Mastering the Camera ( excerpted from Beautiful Films) by Stephen Zelnick

Josef von Sternberg was famed for meticulous composition of his shots, camera movement, intense concern for atmosphere and detail. He was difficult, but if anyone could withstand his bullying, it was Dietrich, as tough off-screen as on. The screen glows when she appears, and she never appeared more glowingly than in Shanghai Express as a high-style courtesan“ she taunts the man who loved and left her: “It took more than one man to make me Shanghai Lily.

The Shanghai Express, hauling intrigue and romance, runs from Peiping to Shanghai. It’s a time of revolution: a hostile army threatens the train, while onboard the rebel leader Chang (Warner Oland as a wily, sexually aggressive, and merciless villain) measures his victims. Passengers include an Agatha Christie menagerie of characters “ a fussy elderly British woman with a little dog, a German opium dealer disguised as Muslim, an older French officer with a dark secret, a squeamish and blathering Christian missionary, a blustering and racist American gambler (Eugene Palette), a British medical officer (Clive Brook), and an inscrutable China doll (Anna May Wong) … and “Shanghai Lily," with drop-dead wraparounds and rich trophies of her sins. The train is China in miniature … open cars with multitudes of workers, squads of military jamming corridors, and Europeans luxuriating in posh compartments.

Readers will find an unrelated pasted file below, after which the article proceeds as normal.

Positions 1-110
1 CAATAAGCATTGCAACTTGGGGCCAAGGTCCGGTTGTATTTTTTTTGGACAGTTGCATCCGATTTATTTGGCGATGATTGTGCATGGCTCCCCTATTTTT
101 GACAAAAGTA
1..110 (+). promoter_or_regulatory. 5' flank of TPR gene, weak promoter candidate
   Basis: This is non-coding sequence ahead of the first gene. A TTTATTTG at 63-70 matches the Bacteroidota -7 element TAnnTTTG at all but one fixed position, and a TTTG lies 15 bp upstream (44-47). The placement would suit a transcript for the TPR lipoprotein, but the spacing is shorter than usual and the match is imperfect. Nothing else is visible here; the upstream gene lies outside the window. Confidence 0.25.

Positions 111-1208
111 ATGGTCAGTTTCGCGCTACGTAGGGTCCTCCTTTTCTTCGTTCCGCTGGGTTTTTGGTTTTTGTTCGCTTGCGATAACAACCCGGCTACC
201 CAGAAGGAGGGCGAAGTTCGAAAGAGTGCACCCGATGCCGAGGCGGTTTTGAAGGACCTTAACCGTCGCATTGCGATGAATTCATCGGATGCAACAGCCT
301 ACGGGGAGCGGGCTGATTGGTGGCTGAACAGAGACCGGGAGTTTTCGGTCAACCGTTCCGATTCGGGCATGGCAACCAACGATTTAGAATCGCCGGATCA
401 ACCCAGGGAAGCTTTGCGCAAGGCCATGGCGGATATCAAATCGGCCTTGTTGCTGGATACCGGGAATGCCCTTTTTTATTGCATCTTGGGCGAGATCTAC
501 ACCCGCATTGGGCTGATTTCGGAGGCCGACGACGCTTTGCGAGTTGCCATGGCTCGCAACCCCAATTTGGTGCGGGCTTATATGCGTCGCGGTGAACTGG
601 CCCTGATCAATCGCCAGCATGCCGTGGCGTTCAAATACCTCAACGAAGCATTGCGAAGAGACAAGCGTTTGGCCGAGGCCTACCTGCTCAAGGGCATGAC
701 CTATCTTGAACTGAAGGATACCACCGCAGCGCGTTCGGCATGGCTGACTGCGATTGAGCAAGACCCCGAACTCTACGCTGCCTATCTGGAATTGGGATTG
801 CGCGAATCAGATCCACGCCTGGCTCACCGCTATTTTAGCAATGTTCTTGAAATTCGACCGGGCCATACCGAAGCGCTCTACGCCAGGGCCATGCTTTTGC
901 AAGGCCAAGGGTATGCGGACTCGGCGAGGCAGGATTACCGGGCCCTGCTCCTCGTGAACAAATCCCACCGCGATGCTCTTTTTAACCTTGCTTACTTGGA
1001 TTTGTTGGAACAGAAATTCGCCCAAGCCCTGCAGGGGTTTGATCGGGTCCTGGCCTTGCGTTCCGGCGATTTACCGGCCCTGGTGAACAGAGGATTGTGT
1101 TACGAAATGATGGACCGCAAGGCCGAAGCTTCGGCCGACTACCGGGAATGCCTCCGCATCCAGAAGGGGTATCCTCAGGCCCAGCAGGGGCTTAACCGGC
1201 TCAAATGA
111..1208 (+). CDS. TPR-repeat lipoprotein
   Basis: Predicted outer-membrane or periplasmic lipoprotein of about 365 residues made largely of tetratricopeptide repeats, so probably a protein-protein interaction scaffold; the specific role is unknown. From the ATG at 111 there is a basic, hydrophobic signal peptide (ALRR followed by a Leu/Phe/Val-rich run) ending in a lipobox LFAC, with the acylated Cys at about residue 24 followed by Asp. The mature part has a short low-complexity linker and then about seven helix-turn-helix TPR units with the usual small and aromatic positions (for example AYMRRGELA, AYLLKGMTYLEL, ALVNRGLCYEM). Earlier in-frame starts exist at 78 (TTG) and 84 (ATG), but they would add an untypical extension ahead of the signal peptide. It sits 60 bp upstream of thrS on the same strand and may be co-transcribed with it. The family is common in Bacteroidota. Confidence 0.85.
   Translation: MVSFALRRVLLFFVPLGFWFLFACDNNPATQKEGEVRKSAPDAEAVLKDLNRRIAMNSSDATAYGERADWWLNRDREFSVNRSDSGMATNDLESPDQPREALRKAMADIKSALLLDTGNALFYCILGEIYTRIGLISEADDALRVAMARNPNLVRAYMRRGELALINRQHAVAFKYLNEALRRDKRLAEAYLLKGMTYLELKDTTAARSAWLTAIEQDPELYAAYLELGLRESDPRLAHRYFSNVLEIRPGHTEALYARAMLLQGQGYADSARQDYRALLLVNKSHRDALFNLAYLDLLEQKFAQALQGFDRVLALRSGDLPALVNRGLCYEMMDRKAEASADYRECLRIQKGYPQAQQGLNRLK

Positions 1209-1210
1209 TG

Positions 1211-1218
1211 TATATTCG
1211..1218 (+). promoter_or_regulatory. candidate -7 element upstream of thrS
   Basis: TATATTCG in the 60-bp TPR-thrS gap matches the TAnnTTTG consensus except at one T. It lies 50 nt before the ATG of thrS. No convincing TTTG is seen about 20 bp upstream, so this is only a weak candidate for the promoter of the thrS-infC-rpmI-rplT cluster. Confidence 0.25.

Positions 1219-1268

Will the train evade the rebels; will the British officer renew his affair with Dietrich? The dialogue is crisp “ why would anyone wish to be Chinese: “You’re born, they hand you a bowl of rice, and you die. Brook and Dietrich circle one another “ she her heart still very much his “ and he scandalized by her repute for sexual license. Will the train avoid Chang’s perfidy? Will Anna May Wong and Dietrich escape Chang's lust before the Hays Code for decency shuts them down?

There’s plenty of intrigue, but the real test is whether the camera will survive Dietrich’s sexual heat and von Sternberg exhaust ways to celebrate her allure. The film won awards for its camera work, and especially for the chiaroscuro mastery framing Dietrich against various qualities of darkness. Shanghai Express is a treat for the eyes, a revelation of the possibilities of B&W cinema.

Other Dietrich/von Sternberg wonders: Morocco (1930), with Gary Cooper; and Der Blaue Engel (1930), with Emil Jannings.

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